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Discussion Starter · #1 ·
Holy hell has it been a while. Two years plus. I figured I’d make a new thread here this time because...idk. I figure I’d at least continue where I left off.

Back in 2018, I found out my car had a few shorts. I pulled the dash, the front chassis harness through the firewall (the one with the MAF), and went through the whole rear harness. Found a short in the ECU, the taillights, and the license plate lights.Then I got frustrated and left it, while depression slowly consumed me. Now I’m medicated, and finally getting back at it.

And I might be regretting it. As I started working on it again, I double checked my fuses to make sure I didn’t have any other shorts. I did. These wiring diagrams were very helpful. The fuel pump, starter solenoid, cam angle sensor, igniter, and Circuit Opening Relay all showed ground when the test light was hooked up to power. Also the signal wire to the relay I am using at the fuel pump, which I believe was the original power wire for the fuel pump. Might just bypass that altogether and run my own switch for the relay.

I’m not entirely certain that any of the above parts are supposed to show ground the way they did, but I’m pretty sure your not supposed to see any ground at the fuses. So now I’m out looking for new parts. And trying to remember where everything thing is supposed to plug in. And trying to remember how the HVAC cables connected. And cleaning up the mess it became from sitting around. And trying to find my damn MAF. Where the hell did I put that thing?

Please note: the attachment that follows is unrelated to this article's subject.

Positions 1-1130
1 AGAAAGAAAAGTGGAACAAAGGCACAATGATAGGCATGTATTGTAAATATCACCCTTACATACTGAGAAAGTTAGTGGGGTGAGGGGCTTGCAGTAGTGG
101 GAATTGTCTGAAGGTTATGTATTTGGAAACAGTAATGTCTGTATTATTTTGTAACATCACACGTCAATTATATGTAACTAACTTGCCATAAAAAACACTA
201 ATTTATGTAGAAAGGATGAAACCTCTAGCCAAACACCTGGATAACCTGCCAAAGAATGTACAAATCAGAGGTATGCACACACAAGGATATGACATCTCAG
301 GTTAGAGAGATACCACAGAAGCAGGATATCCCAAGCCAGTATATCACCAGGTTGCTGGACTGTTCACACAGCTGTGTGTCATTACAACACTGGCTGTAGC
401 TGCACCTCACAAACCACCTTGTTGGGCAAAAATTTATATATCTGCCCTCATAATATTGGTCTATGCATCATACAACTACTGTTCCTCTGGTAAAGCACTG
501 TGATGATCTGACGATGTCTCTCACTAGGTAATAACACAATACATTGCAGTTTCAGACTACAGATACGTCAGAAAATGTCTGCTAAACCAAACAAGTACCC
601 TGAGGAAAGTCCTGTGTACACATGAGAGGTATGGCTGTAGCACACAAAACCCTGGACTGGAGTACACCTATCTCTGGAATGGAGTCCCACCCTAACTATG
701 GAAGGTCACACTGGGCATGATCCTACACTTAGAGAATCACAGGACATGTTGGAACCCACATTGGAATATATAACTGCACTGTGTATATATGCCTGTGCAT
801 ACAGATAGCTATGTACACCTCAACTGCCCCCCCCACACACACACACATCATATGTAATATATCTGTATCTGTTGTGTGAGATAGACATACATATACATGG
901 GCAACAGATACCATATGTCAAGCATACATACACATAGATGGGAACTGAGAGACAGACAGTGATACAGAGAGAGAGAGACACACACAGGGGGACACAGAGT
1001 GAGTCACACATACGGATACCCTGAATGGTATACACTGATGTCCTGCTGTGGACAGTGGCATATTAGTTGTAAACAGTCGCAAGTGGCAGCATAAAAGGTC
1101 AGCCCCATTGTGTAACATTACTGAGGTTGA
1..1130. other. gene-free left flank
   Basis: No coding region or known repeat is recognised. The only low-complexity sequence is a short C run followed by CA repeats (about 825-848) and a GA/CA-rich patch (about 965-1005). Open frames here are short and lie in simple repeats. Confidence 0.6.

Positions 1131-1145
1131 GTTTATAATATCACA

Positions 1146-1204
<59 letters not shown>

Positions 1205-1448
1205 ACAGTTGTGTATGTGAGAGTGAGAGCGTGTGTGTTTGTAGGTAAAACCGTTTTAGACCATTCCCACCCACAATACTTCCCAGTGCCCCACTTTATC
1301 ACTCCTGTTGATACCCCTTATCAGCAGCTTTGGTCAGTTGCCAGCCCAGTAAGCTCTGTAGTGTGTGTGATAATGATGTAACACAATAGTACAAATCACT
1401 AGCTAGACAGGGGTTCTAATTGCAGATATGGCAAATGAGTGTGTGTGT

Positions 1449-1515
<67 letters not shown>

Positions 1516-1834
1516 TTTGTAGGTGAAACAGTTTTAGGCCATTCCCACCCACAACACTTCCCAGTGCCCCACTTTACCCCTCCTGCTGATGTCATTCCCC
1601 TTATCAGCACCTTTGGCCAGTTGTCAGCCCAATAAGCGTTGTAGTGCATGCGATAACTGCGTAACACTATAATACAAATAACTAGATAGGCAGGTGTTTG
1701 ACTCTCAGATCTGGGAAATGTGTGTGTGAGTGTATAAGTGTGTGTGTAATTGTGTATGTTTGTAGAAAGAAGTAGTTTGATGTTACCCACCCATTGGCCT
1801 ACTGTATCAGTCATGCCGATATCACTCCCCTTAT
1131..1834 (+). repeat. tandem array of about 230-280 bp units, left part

If you have any wiring questions, don’t be afraid to ask. I have easy access to most of them right now. If you see any errors in my testing methods or findings, don’t be afraid to let me know.
 

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Discussion Starter · #2 ·
I will open with the following statement:
Despite being smart, I can be pretty stupid.

Turns out I need to account for the efficiency of the LED in my test light when checking for shorts. As I was going through the wire harness, again, it occurred to me that I could use my multi-meter to see how many amps each “short” was. Turns out most of these circuitsthat showed ground with my (LED) test lightwere pulling less than 0.1 amps. The highest reading I got was 2 amps on the starter circuit, when cranking. I haven’t checked the fuel pump yet.

So lesson learned:
LEDs are efficient enough to light up on less than a tenth of an amp at 12v, and I’m stupid enough to not realize it until two years later.

At least I used this as an opportunity to remove the rest of the non-operational airbag system.
 
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